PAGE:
5 steps to kickstart your career change: What if I don’t have the right skills?

If you’re looking at making a career change, the chances are you won’t have spent a lot of time building up skills and experience within your new area of interest.

Your resume might not look like you want it to, and you may feel like you’re at a disadvantage compared to others who’ve spent 5, 10, 20 years working in your new field.

This is an inevitable challenge, but not an impossible one. There are ways to get to grips with the skills you already have in ways that will serve your next step. Knowing your strengths and skills is how you can understand who you are in the evolving world of work, and communicate this with people you’d like to work with and for.

It might help with applying for jobs in your new direction, but it may also help you create additional income streams that will support you while you explore new options.

transferable skills

More often than not, we don’t recognise the skills we already have. To ‘know thyself’ – honestly and objectively – is the challenge here.

Here’s a quick exercise:

One – Take two pieces of paper.

Two – On one piece, list out the skills you love to use and that you’d be very happy to use daily.

Three – On the second piece, list the skills you don’t enjoy as much, but that are in your ‘bag of tricks’. Be sure to use all of your skills from all the parts of your life, that you could legitimately charge a fee for. Here’s an example:

career skills list

Four – If you’re looking to apply your existing skills to a new role or career direction: take a look at each skill that you’ve listed and ask yourself ‘what does this say about me?’

In this way, your skills can reveal your traits. If you’re skilled at photography, this might tell you that you’re creative and have an eye for detail. If you’re skilled at organising events, this would suggest that you’re proactive and a great multi- tasker. How might these traits apply to your new field? Use your listed skills as examples of your innate strengths.

Five – If you’re aiming to bolster your income with survival work: focus on the skills you’ve listed that you could legitimately charge a fee for. All sorts of abilities can pay – including stuff you’ve never thought of charging for (fixing things around the house, helping people with their computer issues) and stuff you love doing (cooking, coaching, taking great pictures at parties).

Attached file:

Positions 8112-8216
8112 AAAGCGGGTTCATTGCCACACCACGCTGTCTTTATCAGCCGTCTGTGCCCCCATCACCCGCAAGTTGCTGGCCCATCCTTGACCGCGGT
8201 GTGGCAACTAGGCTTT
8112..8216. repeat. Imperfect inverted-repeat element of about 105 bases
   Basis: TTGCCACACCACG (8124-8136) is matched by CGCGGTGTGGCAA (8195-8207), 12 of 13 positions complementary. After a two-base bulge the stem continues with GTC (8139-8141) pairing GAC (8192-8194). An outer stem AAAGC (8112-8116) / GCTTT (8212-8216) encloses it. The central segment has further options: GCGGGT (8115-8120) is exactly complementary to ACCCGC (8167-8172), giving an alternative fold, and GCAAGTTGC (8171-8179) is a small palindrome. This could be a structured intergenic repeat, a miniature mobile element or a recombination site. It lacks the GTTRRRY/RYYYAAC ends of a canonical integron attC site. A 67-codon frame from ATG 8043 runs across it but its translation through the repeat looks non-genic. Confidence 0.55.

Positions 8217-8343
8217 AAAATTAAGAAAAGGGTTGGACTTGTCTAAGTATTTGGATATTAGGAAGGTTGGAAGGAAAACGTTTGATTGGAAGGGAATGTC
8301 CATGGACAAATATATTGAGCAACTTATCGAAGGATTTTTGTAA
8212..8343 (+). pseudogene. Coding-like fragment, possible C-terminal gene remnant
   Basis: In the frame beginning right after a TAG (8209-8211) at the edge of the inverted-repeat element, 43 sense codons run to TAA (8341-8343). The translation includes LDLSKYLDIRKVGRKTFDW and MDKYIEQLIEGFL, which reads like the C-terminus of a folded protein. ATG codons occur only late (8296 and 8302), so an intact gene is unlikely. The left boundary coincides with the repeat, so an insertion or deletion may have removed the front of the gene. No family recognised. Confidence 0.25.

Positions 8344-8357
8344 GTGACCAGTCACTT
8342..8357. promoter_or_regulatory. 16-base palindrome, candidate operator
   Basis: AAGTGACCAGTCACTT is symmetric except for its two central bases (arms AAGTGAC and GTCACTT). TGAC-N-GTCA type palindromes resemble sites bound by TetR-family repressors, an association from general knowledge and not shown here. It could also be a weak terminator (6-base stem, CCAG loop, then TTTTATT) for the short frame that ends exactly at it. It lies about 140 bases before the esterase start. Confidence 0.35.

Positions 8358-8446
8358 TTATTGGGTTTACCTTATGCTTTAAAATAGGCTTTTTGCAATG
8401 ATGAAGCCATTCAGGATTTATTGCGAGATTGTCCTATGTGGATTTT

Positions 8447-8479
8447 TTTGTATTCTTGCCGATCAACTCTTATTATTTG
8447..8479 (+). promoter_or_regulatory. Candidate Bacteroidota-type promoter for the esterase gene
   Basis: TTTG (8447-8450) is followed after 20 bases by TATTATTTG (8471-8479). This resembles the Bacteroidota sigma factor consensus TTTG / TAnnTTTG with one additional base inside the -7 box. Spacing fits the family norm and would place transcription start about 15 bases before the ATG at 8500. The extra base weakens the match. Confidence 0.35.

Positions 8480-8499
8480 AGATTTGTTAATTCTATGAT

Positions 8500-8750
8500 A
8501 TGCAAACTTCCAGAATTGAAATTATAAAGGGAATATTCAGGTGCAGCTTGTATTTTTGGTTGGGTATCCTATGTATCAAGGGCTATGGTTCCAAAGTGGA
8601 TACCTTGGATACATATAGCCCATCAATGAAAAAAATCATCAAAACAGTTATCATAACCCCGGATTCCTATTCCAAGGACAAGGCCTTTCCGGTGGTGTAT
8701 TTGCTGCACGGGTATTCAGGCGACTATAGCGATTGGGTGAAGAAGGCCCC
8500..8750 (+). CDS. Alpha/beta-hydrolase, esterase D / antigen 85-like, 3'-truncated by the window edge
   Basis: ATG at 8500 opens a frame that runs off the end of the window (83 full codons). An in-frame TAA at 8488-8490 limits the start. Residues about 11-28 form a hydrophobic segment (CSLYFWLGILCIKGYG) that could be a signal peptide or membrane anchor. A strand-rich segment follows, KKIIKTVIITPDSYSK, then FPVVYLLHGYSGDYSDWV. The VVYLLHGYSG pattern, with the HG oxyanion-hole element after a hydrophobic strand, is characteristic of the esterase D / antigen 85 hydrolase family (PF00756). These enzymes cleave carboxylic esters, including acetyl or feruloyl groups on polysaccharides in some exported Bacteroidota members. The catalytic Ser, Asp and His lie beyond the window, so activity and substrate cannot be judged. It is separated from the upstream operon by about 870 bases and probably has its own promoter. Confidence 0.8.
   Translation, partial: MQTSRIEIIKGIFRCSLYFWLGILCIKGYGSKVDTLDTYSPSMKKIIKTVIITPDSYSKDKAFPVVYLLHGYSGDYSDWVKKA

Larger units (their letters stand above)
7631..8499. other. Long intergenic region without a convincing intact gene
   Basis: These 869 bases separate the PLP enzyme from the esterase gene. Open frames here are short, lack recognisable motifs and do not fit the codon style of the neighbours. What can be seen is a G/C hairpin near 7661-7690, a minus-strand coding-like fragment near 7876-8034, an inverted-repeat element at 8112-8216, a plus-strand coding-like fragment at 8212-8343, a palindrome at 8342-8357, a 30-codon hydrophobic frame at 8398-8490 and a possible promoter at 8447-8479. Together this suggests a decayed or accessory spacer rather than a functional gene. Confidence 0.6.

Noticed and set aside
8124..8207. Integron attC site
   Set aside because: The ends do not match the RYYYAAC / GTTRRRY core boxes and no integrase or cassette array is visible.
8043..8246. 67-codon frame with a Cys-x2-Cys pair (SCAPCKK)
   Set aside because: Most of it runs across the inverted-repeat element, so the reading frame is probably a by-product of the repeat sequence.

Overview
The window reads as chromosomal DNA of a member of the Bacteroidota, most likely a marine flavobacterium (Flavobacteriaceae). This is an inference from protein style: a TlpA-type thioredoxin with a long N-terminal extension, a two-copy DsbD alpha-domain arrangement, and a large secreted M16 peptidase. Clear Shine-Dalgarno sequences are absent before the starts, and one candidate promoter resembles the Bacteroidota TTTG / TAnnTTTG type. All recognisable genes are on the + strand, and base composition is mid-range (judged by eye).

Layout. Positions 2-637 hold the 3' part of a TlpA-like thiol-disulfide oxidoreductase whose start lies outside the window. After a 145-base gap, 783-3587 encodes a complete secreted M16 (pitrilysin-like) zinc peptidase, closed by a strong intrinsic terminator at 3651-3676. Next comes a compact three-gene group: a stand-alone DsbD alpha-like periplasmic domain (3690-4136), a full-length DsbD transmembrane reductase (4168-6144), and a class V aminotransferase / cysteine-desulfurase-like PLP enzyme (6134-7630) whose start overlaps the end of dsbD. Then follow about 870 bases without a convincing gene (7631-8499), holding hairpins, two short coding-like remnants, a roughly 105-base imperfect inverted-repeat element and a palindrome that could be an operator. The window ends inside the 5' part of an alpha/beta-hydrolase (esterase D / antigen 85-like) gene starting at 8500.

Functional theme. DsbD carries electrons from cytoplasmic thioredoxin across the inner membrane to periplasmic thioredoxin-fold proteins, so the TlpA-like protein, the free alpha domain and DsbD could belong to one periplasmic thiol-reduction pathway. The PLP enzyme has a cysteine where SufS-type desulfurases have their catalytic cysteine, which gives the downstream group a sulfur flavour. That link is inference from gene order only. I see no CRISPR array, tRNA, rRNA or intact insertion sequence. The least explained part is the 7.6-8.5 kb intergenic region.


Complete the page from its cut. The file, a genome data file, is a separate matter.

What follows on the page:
This list will help you to see different ways to market yourself and uncover ways to earn that you may not have considered before. Is there work that you love that others find not-so-fun? Great! You may have just found a high-paying niche.

Career - what do you like doing best

Six – Look at your list again and think about what you’re really great at. For example:

  • Did you save money, make money, get new customers?
  • Was it more beautiful, safer, more innovative, moreefficient?
  • Did you do it faster or more effectively?
  • Did it win awards, get attention, excite people?
  • Did it produce a near perfect result despite chaotic circumstances?

If you’ve done any of these things, you’ve used your skills to create value. Creating value is how you build a reputation, which is the basis for your personal marketing and framing of your own worth (including your own rates).

Seven – If you’re reading this and feeling stumped – that’s normal. It can be really difficult to look objectively at ourselves.

Try uncovering the skills and strengths you can’t see by asking friends or colleagues you trust to answer a few questions: What do you think I’m great at? Are there any skills I have that you think I might not be aware of? What are 5 words you’d use to describe me?

Unfulfilled in your job? Know you need a change but struggling with the skills, connections & confidence to make the leap? Make sure you receive our fortnightly newsletter for the latest career change tools, stories and advice.

Read the first steps in this career change blog series:

never too late - george eliot

Share This